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  • Print publication year: 2010
  • Online publication date: January 2011

Chapter 11 - Airway damage: iatrogenic and traumatic

from Section 2 - Clinical

Summary

An increase in the sensitivity of airway reflexes during induction of anaesthesia increases the likelihood of laryngeal spasm and coughing. Some early work identified two types of receptor in the larynx: one a slowly adapting receptor and the second a rapidly adapting receptor thought to be especially sensitive to chemical stimulants. Anaesthetic agents may sensitise the receptors, explaining why some inhaled and intravenous agents may easily precipitate laryngeal spasm. Prior to the administration of lidocaine airway irritation caused not only the cough reflex, but also other respiratory reflexes such as expiration, apnoea and spasmodic panting. It should be noted that the initial application of local anaesthetic agents to the airway may be associated with laryngospasm. It is now thought that the pharyngeal dilators, in addition to the diaphragm, comprise the efferent output of the respiratory centre. Tonic contraction is required to keep the tongue forward and maintain airway patency.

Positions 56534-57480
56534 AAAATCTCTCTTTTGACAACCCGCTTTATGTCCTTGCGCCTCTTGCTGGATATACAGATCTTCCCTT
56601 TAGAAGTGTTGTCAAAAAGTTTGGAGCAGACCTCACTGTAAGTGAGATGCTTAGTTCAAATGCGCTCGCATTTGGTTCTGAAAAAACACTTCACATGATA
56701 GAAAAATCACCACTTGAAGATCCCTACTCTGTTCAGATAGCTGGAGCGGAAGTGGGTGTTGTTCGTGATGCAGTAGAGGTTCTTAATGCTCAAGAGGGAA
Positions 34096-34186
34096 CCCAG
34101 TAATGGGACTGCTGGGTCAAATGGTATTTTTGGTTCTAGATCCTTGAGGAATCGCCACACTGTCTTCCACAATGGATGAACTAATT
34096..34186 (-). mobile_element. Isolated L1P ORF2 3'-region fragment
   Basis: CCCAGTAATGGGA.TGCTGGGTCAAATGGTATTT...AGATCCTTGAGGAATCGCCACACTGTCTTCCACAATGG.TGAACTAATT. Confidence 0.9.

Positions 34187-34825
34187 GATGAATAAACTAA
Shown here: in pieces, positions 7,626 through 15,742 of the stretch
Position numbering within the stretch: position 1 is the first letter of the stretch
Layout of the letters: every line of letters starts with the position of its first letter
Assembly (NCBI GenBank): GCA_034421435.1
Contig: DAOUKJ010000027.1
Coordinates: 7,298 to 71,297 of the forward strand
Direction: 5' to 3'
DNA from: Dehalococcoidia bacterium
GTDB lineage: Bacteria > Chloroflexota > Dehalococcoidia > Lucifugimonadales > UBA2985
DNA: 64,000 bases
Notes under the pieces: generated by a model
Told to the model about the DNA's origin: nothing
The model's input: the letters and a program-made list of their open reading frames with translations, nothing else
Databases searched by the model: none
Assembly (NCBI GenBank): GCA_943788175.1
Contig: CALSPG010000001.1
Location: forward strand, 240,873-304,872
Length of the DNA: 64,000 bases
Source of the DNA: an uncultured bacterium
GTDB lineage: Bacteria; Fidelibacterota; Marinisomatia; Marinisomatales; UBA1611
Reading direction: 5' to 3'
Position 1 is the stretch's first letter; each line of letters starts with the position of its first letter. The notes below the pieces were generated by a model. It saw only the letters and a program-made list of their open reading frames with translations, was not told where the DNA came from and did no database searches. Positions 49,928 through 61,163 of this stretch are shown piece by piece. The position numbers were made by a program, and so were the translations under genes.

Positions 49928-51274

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Further reading

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